booktitle = "The Phenomenological Approach to Social Reality",

}

RIS

TY - CHAP

T1 - Husserl on Collective Intentionality

AU - Szanto, Thomas

PY - 2016

Y1 - 2016

N2 - Unlike Husserl’s theory of empathy and intersubjectivity, his theory of collective intentionality has hardly been studied. In this paper, I shall address this neglected but important aspect of his phenomenology. I will argue that Husserl’s contribution, on closer scrutiny, not only stands on an equal footing with contemporary analytic accounts but, indeed, helps to alleviate some of their shortcomings. In particular, I will elaborate on the differences in the social integration of individuals and collectives in terms of intersubjective, social, communal and collective intentionality, respectively. On this background, I will concentrate on Husserl’s alternative construal and demonstrate how it entails a robust anti-individualism regarding both the form and the subject of we-intentions. I will suggest that, contrary to appearances, Husserl does not fall prey to committing a content/vehicle type of fallacy, by inferring from the jointness of the contents of collective intentionality that there is one joint vehicle or, worse, some collectively conscious bearer of such. Rather, the Husserlian alternative yields a robust formal-cum-subject anti-individualism and undercuts the need for deciding between tying in collectivity with either the subject, the mode, or the content of collective intentionality. Ultimately, I wish to show that Husserlian phenomenology allows for a multi-layered and distinctively intentionalist description of communalization, a program often pointed to but, in fact, little expounded upon in contemporary social ontology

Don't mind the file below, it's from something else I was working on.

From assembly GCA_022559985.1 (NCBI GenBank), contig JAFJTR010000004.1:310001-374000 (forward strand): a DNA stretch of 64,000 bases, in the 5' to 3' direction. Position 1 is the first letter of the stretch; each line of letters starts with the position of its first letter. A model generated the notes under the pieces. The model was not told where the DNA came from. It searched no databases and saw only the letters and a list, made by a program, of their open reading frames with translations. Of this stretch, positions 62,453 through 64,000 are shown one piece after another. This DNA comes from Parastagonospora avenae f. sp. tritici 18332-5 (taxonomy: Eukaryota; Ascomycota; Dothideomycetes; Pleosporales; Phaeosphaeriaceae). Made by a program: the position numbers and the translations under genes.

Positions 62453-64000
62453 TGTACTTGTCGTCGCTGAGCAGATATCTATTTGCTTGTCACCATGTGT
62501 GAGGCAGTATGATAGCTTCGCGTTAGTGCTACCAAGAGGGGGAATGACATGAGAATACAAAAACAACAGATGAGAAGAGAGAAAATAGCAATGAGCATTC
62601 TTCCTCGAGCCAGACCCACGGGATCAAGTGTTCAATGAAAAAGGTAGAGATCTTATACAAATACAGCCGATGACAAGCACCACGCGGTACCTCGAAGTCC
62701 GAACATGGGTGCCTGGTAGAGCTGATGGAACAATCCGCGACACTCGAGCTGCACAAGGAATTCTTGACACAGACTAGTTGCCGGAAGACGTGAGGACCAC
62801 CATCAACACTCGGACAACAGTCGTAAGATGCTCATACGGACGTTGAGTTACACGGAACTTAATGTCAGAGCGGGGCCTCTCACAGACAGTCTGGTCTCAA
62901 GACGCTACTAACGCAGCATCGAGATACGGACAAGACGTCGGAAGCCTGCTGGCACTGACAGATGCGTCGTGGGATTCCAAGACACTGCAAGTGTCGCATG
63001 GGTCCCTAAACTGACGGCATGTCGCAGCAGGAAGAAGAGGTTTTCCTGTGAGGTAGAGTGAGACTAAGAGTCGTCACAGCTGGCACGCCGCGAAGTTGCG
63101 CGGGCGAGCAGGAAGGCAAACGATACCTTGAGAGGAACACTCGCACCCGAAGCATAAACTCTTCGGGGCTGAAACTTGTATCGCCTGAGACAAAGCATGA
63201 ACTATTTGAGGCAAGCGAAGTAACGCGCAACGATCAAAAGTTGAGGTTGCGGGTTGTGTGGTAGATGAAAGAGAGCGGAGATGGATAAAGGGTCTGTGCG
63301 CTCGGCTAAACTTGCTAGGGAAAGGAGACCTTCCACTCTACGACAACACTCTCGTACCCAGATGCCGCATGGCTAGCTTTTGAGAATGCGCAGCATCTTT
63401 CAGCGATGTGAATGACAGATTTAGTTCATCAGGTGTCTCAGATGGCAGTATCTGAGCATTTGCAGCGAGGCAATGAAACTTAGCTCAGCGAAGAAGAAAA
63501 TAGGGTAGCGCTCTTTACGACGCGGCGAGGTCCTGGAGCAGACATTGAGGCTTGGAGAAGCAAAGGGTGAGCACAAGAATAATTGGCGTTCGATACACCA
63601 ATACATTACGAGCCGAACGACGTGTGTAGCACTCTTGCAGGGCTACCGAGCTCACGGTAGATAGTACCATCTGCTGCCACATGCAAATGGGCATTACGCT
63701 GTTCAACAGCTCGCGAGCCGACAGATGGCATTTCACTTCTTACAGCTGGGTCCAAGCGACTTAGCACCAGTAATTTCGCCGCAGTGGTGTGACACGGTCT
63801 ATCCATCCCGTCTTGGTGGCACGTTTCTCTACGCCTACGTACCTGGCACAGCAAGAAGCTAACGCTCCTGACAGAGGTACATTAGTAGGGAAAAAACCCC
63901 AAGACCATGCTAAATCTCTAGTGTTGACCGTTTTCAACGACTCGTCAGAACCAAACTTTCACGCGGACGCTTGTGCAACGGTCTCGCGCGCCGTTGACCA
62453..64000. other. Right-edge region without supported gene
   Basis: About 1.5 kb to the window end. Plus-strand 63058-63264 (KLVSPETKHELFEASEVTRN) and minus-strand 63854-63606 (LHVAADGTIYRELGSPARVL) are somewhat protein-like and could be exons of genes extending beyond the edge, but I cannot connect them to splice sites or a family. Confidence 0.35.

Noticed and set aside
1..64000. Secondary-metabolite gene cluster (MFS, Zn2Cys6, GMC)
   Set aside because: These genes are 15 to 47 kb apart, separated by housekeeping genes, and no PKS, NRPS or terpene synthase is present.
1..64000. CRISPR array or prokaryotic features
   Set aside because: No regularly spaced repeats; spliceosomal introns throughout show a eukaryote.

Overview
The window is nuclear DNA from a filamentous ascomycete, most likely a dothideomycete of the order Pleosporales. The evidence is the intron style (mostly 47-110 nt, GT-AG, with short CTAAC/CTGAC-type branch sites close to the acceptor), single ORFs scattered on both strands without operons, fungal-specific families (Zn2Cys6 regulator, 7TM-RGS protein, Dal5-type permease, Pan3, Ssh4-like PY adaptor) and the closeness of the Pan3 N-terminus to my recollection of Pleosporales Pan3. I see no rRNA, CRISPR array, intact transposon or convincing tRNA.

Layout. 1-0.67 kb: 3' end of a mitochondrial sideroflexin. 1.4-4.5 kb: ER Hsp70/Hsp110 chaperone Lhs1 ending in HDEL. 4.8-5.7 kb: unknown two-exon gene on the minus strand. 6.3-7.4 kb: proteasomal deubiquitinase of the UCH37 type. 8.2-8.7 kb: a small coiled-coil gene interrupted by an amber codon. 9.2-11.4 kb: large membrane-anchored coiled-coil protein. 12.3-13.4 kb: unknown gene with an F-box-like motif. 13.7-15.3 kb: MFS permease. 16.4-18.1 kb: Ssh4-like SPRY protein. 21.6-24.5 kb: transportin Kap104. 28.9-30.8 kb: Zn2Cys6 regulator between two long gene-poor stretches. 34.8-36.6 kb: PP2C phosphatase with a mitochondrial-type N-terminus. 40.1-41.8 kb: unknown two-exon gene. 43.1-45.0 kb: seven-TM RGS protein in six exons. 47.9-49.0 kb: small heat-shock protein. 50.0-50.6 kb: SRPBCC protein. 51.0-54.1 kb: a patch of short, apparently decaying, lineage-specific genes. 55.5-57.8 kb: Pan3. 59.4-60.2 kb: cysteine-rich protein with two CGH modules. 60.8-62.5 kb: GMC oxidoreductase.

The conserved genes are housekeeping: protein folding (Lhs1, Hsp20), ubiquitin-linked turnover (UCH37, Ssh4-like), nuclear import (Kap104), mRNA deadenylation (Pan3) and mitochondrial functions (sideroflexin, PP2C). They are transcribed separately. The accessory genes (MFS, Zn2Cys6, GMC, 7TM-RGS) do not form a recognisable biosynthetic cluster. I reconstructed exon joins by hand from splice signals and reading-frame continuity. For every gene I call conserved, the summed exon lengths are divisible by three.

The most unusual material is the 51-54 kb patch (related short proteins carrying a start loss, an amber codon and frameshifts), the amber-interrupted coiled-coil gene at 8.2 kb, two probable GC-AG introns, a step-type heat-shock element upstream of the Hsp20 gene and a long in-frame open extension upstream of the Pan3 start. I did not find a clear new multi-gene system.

AB - Unlike Husserl’s theory of empathy and intersubjectivity, his theory of collective intentionality has hardly been studied. In this paper, I shall address this neglected but important aspect of his phenomenology. I will argue that Husserl’s contribution, on closer scrutiny, not only stands on an equal footing with contemporary analytic accounts but, indeed, helps to alleviate some of their shortcomings. In particular, I will elaborate on the differences in the social integration of individuals and collectives in terms of intersubjective, social, communal and collective intentionality, respectively. On this background, I will concentrate on Husserl’s alternative construal and demonstrate how it entails a robust anti-individualism regarding both the form and the subject of we-intentions. I will suggest that, contrary to appearances, Husserl does not fall prey to committing a content/vehicle type of fallacy, by inferring from the jointness of the contents of collective intentionality that there is one joint vehicle or, worse, some collectively conscious bearer of such. Rather, the Husserlian alternative yields a robust formal-cum-subject anti-individualism and undercuts the need for deciding between tying in collectivity with either the subject, the mode, or the content of collective intentionality. Ultimately, I wish to show that Husserlian phenomenology allows for a multi-layered and distinctively intentionalist description of communalization, a program often pointed to but, in fact, little expounded upon in contemporary social ontology

KW - Faculty of Humanities

KW - Collective intentionality

KW - Edmund Husserl

KW - Phenomenology

KW - Intersubjectivity

KW - Social ontology

U2 - 10.1007/978-3-319-27692-2_7

DO - 10.1007/978-3-319-27692-2_7

M3 - Book chapter

SN - 978-3-319-27691-5

T3 - Studies in the Philosophy of Sociality

SP - 145

EP - 172

BT - The Phenomenological Approach to Social Reality

A2 - Salice, Alessandro

A2 - Schmid, Hans Bernhard

PB - Springer

CY - Cham

ER -

ID: 111296556